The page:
IDEAS home Printed from
   My bibliography  Save this paper

Local human capital formation and optimal FDI


  • Muhammad Asali

    (Tbilisi State University)

  • Adolfo Cristóbal

    (Universidad Loyola Andalucía)

  • Avner Shaked

    (University of Bonn)


This paper lends both theoretical and empirical support to the notion of optimal FDI levels. It does so by uncovering an inverted-U-shaped relationship between FDI and human capital formation. The optimality of a particular FDI inflow depends on the educational incentives induced by FDI on the local, heterogeneous population. Our estimates confirm the significance of a positive (linear) and a negative (non-linear) impact of FDI stocks on tertiary schooling, which are exclusively relevant in developing countries.

Suggested Citation

  • Muhammad Asali & Adolfo Cristóbal & Avner Shaked, 2015. "Local human capital formation and optimal FDI," Working Papers 2015-002, Universidad Loyola Andalucía, Department of Economics.
  • Handle: RePEc:loy:wpaper:2015-002

    Download full text from publisher

    File URL:
    File Function: First version, 2015
    Download Restriction: no

    Other versions of this item:

    References listed on IDEAS

    1. Michel Beine & Fréderic Docquier & Hillel Rapoport, 2008. "Brain Drain and Human Capital Formation in Developing Countries: Winners and Losers," Economic Journal, Royal Economic Society, vol. 118(528), pages 631-652, April.
    2. Frédéric Docquier & Hillel Rapoport, 2012. "Globalization, Brain Drain, and Development," Journal of Economic Literature, American Economic Association, vol. 50(3), pages 681-730, September.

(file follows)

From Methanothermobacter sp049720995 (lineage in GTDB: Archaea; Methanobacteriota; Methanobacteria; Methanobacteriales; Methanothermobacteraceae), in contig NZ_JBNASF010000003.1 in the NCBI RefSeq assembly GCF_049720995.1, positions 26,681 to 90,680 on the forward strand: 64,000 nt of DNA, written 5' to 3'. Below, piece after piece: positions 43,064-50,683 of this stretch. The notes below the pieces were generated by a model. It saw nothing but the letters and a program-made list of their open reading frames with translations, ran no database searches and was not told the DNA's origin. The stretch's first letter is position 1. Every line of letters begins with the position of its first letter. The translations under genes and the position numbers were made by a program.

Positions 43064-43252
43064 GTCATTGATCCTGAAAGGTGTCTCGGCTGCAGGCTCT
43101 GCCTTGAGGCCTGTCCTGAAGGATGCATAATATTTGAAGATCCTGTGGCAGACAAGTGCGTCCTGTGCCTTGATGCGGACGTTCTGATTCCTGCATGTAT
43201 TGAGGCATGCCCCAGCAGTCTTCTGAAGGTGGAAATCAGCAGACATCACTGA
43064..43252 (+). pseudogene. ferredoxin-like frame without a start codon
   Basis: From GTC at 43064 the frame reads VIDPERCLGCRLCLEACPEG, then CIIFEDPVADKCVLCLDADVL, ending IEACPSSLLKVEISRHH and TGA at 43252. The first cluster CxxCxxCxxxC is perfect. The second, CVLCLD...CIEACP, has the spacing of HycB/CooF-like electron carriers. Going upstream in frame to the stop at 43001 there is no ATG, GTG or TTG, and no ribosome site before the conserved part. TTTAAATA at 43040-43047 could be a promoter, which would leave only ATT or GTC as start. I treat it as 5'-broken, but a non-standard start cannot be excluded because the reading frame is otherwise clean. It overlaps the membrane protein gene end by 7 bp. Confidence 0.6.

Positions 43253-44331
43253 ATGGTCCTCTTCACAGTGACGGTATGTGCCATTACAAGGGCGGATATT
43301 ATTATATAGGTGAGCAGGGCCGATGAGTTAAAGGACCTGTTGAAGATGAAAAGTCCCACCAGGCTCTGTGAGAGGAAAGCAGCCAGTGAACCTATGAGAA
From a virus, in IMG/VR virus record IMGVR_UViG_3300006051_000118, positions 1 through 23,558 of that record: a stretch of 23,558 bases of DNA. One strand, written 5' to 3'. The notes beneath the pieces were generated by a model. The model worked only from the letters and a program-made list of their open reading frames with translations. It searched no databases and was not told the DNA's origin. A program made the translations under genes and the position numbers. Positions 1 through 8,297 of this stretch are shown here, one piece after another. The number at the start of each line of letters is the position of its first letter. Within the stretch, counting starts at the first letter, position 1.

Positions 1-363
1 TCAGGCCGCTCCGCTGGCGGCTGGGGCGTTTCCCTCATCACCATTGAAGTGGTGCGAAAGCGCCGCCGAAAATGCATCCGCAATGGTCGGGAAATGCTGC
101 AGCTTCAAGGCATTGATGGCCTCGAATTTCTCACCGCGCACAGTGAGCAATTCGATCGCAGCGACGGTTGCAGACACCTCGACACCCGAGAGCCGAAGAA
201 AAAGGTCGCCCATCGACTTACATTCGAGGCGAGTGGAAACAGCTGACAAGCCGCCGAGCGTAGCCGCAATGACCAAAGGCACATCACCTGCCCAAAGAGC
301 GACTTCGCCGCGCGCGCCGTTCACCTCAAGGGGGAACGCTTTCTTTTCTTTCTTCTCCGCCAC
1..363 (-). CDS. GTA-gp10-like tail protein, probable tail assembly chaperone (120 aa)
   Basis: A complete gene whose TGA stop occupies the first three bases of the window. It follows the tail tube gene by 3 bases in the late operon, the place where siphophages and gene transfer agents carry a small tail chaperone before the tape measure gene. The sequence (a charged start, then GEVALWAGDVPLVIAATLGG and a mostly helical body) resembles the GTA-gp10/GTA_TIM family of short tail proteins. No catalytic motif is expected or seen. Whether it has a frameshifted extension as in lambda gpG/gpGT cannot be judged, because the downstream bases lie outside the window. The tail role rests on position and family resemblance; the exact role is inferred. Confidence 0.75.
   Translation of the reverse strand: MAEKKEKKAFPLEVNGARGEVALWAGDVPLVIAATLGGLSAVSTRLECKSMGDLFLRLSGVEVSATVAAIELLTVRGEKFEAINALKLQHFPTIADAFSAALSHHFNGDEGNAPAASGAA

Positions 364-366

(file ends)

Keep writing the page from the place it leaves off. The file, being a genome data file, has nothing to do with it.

3. Dexter Gittens, . "The Effects of Foreign Direct Investment on the Accumulation of Human Capital in Developing Countries: Are There Implications for Future Growth?," Fordham Economics Dissertations, Fordham University, Department of Economics, number 2006.3.
    4. Jeffrey M Wooldridge, 2010. "Econometric Analysis of Cross Section and Panel Data," MIT Press Books, The MIT Press, edition 2, volume 1, number 0262232588, March.
    5. Noorbakhsh, Farhad & Paloni, Alberto & Youssef, Ali, 2001. "Human Capital and FDI Inflows to Developing Countries: New Empirical Evidence," World Development, Elsevier, vol. 29(9), pages 1593-1610, September.
    6. Jo Thori Lind & Halvor Mehlum, 2010. "With or Without U? The Appropriate Test for a U-Shaped Relationship," Oxford Bulletin of Economics and Statistics, Department of Economics, University of Oxford, vol. 72(1), pages 109-118, February.
    7. Eicher, T-S & Kalaitzidakis, P, 1997. "The Human Capital Dimension to Foreign Direct Investment : Training, Adverse Selection and Firm Location," Discussion Papers in Economics at the University of Washington 97-03, Department of Economics at the University of Washington.
    8. Feenstra, Robert C. & Hanson, Gordon H., 1997. "Foreign direct investment and relative wages: Evidence from Mexico's maquiladoras," Journal of International Economics, Elsevier, vol. 42(3-4), pages 371-393, May.
    9. Muhammad Asali & Adolfo Cristobal-Campoamor & Avner Shaked, 2016. "Local human capital formation and optimal FDI," The Journal of International Trade & Economic Development, Taylor & Francis Journals, vol. 25(5), pages 691-705, August.